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Is this Australia’s oldest lawn mower?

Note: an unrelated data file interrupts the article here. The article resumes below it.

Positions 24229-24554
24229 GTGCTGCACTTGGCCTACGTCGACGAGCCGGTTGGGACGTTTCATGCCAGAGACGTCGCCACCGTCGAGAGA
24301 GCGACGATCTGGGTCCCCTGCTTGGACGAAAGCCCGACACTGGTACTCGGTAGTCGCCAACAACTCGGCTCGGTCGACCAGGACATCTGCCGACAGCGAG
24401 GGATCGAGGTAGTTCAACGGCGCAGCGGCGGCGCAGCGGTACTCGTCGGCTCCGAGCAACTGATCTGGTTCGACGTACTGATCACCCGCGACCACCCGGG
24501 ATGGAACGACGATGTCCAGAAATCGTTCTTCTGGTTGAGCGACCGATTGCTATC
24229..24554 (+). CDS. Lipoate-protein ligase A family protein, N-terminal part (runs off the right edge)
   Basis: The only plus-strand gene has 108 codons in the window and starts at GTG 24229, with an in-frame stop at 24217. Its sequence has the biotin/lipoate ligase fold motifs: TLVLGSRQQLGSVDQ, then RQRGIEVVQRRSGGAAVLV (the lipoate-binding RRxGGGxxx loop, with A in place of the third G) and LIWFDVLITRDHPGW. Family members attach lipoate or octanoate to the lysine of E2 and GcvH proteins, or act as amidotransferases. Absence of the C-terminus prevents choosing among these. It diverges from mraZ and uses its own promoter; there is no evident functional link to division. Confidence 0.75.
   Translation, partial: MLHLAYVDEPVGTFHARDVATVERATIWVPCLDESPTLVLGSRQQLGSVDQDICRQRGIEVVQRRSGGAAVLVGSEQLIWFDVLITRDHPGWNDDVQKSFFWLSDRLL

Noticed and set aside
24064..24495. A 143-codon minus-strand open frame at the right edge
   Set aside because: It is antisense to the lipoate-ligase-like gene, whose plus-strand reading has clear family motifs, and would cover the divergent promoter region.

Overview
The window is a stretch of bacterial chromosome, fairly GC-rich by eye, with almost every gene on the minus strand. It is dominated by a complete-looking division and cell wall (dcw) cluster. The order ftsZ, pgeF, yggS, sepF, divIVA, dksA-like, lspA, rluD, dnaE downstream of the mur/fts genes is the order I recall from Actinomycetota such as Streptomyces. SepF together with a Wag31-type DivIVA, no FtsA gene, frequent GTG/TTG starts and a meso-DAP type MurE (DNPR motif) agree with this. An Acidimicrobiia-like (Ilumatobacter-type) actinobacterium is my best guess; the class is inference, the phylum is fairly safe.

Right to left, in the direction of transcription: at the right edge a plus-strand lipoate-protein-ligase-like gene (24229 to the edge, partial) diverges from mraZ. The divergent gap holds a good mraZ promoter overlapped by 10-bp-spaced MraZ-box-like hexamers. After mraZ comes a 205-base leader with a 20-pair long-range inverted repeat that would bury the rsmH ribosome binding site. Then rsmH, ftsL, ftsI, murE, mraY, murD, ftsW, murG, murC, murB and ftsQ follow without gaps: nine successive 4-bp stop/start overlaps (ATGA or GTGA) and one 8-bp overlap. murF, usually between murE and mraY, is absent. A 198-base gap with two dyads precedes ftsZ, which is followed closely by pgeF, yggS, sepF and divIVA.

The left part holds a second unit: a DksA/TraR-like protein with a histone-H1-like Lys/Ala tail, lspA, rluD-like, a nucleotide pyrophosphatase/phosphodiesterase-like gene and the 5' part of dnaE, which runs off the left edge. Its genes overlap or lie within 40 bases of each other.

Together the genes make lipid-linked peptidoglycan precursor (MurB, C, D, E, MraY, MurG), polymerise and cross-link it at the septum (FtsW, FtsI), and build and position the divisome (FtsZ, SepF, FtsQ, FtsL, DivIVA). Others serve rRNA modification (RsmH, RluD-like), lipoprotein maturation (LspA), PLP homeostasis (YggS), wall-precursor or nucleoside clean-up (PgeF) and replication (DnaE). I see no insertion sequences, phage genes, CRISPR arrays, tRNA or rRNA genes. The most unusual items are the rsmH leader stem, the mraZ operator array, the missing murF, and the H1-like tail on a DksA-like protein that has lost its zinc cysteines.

<p dir="ltr">Geoff has tried to retire five times but just can’t seem to adhere to a lifestyle without work. </p> <p dir="ltr">A bit shy of 80, Geoff and his wife Gayl, 69, have together purchased a Jim’s Mowing Franchise and is now mowing lawns in Mackay and Ayr.</p> <p dir="ltr">The even more exciting bit is that Geoff is basically booked out - working from sunrise to sunset. </p> <p dir="ltr">"I'm up at 5.30 every morning and in bed by 8. I work from sun up to sun down," Geoff said. </p> <p dir="ltr">"I've got so much work I am now going to employ my own kids and my grandkids. They have to help me out because I've got so much work on I can't keep up with it all.</p> <p dir="ltr"> "People can't believe I'm turning 80 and I'm mowing five lawns a day."</p> <p dir="ltr">Geoff and Gayl are part of a group of retirees who refuse to stop working. </p> <p dir="ltr">A study of 4,000 elderly people, conducted by National Seniors Australia shows 20 per cent of pensioners would consider returning to the workforce after retirement if Age Pension requirements. </p> <p dir="ltr">Sixty per cent of respondents said the main reason to re-enter the workforce was to earn more money, while 15 per cent wanted to keep active, and 12 per cent wanted to contribute to society. </p> <p dir="ltr">Professor John McCallum, Chief Executive Officer (CEO) and Director of Research at National Seniors said that elderly Australians re-entering the workforce will become more common. </p> <p dir="ltr">“We have got something we are looking backwards at and not looking forwards for the next 20 years of an ageing society, which continues to 2040, and not setting up the systems to really make it work and to benefit the economy, frankly,” he said. </p> <p dir="ltr"><em>Images: Supplied</em></p>

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